• For anyone trying to find why AssemblyVersion is not changed with pack /p:Version - make sure that you have executed build /p:Version before since pack just creates nuget package if there is project assembly available.
    – oleksa
    Dec 10 '19 at 12:46
  • For those on Git and building from the command line with Git Bash, the syntax requires a dash rather than a slash: -p:Version=$(Build.BuildNumber) Nov 16 '20 at 10:04
41

When you use dotnet pack, the version is pulled from the project definition (previously project.json, now *.csproj), not AssemblyInfo.cs. So, your new workflow will be very similar to what it was with project.json.

From the project.json to csproj migration docs, you can use the VersionPrefix and VersionSuffix properties.

Before:

{
  "version": "1.0.0-alpha-*"
}

Now:

<PropertyGroup>
  <VersionPrefix>1.0.0</VersionPrefix>
  <VersionSuffix>alpha</VersionSuffix>
</PropertyGroup>

You can also use the single Version property, but the docs warn that this "may override version settings during packaging".

<PropertyGroup>
  <Version>1.0.0-alpha</Version>
</PropertyGroup>
2
  • 2
    I ended up using powershell to rewrite the .csproj as part of the build to replace the version prefix & version suffix. Mar 15 '17 at 14:32
  • 9
    To add to this, you can provide the VersionPrefix and VersionSuffix (or just the single Version property) at the command line by adding something like "/p:Version=1.0.0-alpha" to the dotnet pack command. May 8 '17 at 2:31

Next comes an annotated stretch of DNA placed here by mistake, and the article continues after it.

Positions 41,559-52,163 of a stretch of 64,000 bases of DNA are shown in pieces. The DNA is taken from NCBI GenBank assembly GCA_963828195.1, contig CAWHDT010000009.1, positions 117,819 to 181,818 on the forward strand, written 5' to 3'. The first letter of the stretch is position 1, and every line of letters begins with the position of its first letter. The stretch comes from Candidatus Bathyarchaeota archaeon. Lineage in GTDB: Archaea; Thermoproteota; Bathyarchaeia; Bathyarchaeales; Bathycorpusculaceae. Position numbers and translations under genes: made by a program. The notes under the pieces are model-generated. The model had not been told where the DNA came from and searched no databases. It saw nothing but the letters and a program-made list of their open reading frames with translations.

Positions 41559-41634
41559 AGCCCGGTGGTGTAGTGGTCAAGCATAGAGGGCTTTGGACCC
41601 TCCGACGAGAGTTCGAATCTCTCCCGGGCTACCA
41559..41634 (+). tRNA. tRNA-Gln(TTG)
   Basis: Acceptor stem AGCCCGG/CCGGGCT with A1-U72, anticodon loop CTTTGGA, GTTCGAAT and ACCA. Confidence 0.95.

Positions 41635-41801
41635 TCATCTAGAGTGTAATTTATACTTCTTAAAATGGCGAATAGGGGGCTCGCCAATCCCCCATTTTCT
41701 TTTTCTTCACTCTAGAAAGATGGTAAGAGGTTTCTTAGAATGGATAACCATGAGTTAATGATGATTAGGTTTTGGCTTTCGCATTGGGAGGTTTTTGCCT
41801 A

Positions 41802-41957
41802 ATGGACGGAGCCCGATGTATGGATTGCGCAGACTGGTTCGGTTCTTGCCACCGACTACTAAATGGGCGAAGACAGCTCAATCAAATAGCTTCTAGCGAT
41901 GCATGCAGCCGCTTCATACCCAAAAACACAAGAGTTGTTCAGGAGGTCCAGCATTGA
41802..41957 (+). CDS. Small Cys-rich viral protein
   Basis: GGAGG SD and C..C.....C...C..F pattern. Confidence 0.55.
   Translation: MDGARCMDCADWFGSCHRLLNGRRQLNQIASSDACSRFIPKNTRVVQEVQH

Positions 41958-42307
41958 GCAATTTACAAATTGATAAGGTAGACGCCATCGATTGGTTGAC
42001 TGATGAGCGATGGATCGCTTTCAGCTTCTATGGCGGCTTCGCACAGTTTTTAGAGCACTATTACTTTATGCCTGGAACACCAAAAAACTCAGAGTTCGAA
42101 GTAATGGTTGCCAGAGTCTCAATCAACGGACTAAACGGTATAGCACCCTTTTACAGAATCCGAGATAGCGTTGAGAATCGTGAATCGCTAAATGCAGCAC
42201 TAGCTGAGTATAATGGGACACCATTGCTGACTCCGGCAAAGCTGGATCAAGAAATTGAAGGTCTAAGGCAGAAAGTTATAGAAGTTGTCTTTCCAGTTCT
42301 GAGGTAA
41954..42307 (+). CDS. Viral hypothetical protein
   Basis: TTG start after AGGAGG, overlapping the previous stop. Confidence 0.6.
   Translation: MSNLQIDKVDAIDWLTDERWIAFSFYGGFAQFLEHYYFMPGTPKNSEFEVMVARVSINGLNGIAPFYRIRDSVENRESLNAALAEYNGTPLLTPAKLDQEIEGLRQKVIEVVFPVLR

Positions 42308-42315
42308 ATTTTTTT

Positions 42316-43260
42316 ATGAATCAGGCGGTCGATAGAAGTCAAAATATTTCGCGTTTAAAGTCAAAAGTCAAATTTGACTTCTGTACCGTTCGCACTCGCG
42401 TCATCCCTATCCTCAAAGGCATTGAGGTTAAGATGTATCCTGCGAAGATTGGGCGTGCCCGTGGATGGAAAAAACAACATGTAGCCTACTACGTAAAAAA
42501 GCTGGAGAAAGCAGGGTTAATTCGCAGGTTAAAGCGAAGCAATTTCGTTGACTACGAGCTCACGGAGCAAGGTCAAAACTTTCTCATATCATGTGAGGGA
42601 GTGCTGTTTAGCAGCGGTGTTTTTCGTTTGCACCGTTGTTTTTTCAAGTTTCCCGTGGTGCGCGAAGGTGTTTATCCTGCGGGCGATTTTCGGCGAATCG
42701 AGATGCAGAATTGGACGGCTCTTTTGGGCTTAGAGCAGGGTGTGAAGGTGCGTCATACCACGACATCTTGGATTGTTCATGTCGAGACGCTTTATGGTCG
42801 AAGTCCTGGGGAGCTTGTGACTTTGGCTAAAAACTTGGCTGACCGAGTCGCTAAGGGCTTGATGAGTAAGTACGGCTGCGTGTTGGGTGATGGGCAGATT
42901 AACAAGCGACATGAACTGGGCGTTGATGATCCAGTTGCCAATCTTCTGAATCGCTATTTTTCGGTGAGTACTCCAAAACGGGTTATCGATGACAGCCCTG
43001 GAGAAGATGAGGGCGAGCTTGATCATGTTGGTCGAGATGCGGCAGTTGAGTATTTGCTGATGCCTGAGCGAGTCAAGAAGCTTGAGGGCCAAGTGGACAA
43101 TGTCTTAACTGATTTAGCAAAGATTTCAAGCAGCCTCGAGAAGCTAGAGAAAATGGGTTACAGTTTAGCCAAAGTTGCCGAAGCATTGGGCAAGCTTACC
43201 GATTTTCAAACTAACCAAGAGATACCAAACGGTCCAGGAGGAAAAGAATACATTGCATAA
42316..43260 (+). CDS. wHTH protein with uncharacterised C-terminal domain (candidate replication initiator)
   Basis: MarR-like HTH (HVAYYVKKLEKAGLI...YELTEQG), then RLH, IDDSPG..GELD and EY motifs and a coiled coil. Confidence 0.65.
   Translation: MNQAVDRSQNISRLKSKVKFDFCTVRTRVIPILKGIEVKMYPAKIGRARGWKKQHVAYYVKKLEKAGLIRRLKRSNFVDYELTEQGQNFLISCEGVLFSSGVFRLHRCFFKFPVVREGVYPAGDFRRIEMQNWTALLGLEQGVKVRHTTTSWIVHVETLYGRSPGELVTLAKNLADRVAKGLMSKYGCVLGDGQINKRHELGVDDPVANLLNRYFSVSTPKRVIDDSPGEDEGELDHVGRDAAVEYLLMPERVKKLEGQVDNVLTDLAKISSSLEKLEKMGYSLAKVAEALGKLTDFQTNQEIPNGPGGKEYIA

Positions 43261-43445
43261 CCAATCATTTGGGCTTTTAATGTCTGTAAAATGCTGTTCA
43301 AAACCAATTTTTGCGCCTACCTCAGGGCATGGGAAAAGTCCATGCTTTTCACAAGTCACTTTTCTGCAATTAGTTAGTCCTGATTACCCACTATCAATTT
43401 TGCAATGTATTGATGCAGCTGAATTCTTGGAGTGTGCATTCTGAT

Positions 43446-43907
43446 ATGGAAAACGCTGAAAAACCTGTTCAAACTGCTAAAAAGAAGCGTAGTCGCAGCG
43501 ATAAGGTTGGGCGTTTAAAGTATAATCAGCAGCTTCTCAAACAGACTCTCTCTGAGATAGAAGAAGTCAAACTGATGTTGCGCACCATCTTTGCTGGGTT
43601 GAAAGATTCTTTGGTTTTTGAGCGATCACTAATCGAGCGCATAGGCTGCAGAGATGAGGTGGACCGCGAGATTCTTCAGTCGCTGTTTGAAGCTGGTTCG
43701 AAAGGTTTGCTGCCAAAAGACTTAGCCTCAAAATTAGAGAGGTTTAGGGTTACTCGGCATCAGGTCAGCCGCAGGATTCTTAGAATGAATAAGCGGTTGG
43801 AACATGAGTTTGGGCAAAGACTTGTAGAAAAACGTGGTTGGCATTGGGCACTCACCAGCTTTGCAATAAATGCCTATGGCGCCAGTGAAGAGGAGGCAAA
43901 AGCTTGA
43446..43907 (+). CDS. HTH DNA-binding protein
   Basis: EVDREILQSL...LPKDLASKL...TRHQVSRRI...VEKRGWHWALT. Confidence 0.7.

17

NOTE: I understand this question is not specifically about VSTS/Azure Dev Ops but a search for how to do this on a build pipeline lands here so adding what worked for me

  1. Use the dotnet core task
  2. Tools version 2.*
  3. Command = custom
  4. Custom Command = pack
  5. Arguments = -p:Version=1.0.$(Build.BuildId) -o $(Build.ArtifactStagingDirectory)

The -o argument is required if the task following the packaging is going to push to a feed (isn't that why one would build packages?)

0

I've tried many variations of changing the version of the target nuget package and the following solution by my colleague worked for me. In the src folder, there is a file called 'Directory.Build.props' where the versions are set like below:

  <Target Name="CustomVersion" AfterTargets="MinVer">
    <PropertyGroup>
      <FileVersion>$(MinVerMajor).$(MinVerMinor).$(MinVerPatch)</FileVersion>
      <AssemblyVersion>$(MinVerMajor).$(MinVerMinor).$(MinVerPatch)</AssemblyVersion>
    </PropertyGroup>
  </Target>

You can replace this with version you are trying to create the nuget package eg:

  <Target Name="CustomVersion" AfterTargets="MinVer">
    <PropertyGroup>
      <FileVersion>106.11.7</FileVersion>
      <AssemblyVersion>106.11.7</AssemblyVersion>
      <InformationalVersion>106.11.7</InformationalVersion>
      <PackageVersion>106.11.7</PackageVersion>
    </PropertyGroup>
  </Target>

Now, on running 'dotnet pack -c Release -o nuget -p:IncludeSymbols=true -p:SymbolPackageFormat=snupkg' respective nuget package with desired version will be created

1